The fight against one of the most common nutritional blood disorders in the world may be getting an effective low-tech tool that could be used for better diagnosis in the developing world.
It's estimated that the blood disorder anemia affects up to a full quarter of the world's population, and can go undetected in many individuals. In the West, with easy access to the most modern diagnostic equipment in the world, getting an accurate diagnosis, and even a second opinion, is not that big of a deal. But in many places in the developing world, where access to something as simple as an electric centrifuge is hard to come by, getting an accurate diagnosis can be a real challenge.
Jack Trew, a design student at Birmingham City University in the UK, may have a solution, at least when it comes to centrifuging blood in rural areas of the developing world, because it relies on one of the most common machines to be found there, the bicycle.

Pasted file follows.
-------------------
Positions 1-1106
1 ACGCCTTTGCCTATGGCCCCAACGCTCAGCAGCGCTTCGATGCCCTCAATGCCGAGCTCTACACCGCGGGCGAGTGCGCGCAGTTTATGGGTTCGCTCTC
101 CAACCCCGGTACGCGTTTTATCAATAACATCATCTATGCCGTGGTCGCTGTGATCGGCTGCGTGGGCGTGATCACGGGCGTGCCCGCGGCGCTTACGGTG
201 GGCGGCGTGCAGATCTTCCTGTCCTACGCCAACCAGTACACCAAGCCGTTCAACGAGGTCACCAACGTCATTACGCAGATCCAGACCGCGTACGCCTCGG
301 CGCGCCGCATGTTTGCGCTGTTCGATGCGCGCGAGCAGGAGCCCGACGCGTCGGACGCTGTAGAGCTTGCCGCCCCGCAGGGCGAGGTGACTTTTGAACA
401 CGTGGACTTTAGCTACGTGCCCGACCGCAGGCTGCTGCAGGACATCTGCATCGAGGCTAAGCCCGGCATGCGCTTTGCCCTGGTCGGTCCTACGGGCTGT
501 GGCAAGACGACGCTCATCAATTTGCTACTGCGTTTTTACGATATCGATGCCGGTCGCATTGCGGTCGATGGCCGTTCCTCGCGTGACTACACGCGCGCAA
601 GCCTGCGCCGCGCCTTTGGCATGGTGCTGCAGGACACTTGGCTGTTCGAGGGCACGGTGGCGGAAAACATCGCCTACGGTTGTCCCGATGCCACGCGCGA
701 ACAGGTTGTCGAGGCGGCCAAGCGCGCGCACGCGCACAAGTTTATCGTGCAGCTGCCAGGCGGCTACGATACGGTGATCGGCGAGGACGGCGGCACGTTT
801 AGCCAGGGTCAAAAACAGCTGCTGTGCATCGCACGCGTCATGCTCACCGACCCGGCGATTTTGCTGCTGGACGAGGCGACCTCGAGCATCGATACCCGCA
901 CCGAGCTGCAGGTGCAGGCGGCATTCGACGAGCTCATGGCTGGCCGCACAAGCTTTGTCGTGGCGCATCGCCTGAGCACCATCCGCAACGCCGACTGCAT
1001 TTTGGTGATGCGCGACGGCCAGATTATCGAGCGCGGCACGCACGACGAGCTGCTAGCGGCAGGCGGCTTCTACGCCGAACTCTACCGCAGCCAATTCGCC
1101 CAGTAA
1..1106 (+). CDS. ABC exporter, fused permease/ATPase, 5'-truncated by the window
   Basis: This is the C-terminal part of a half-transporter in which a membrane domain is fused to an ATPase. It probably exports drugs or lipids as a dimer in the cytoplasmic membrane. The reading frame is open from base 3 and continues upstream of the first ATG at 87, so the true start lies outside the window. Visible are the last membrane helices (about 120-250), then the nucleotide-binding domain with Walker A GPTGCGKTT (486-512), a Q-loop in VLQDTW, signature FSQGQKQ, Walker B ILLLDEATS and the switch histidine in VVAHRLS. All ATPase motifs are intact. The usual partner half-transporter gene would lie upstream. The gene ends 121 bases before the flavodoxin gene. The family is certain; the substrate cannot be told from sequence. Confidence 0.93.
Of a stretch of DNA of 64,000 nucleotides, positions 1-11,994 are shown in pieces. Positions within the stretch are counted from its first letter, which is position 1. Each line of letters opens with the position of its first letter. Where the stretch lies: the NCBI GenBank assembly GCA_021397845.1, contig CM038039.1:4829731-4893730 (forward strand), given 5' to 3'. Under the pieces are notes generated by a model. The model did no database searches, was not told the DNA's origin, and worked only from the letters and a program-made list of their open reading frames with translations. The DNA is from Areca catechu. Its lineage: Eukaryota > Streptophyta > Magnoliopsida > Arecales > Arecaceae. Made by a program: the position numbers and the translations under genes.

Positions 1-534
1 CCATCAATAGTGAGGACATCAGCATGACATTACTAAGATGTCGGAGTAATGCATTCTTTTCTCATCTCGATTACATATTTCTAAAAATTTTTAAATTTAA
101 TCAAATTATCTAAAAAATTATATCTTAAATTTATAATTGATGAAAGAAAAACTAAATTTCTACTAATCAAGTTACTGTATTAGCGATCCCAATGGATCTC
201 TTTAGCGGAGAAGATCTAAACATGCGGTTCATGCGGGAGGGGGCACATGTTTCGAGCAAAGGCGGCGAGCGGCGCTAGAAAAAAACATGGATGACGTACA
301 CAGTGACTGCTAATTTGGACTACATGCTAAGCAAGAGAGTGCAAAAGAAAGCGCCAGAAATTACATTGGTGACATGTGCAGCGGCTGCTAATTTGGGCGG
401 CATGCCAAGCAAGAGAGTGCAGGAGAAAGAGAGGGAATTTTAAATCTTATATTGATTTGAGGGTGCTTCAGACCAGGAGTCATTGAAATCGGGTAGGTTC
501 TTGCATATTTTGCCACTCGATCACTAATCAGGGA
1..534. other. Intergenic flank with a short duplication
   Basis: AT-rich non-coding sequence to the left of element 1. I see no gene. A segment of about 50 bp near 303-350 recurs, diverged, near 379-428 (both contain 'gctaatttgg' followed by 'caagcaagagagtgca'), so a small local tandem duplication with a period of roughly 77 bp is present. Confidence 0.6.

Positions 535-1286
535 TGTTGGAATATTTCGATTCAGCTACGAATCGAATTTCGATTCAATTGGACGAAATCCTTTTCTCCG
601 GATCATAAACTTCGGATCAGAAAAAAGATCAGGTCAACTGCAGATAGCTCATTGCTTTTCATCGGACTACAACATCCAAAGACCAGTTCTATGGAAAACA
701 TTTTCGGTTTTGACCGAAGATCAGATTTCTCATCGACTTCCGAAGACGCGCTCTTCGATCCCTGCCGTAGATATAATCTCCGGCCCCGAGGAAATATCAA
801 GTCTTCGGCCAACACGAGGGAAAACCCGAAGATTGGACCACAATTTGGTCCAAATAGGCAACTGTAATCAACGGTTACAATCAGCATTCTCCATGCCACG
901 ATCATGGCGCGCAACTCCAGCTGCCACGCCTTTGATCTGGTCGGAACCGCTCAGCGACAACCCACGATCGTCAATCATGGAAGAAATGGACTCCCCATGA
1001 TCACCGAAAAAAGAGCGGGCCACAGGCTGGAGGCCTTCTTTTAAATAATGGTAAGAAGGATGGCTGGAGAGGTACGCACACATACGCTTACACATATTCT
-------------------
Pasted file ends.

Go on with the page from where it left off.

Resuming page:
Trew's Spokefuge, which is one of 20 designs in the running for the 2014 Dyson Award, consists of just a handful of parts that form a single unit for holding a patient's blood sample. The units are attached to the spokes of a rear bicycle wheel (in even numbers only, to stay balanced), which is then spun for 10 minutes to centrifuge the blood.
"This simple device has the potential to replicate the results produced by an expensive electric centrifuge in areas that are perhaps too underdeveloped or remote for modern medical equipment to be used. Africa does not need western medical donations, they need design specific to them." - Trew
The Spokefuge is designed to be used with the bike upright on a stand, or upside down and pedaled by hand. Although it doesn't mention it on the Dyson Foundation website, according to Co.Exist, the bikes could also be ridden as transport for ten minutes with the units on them, such as getting back to the clinic from a patient visit.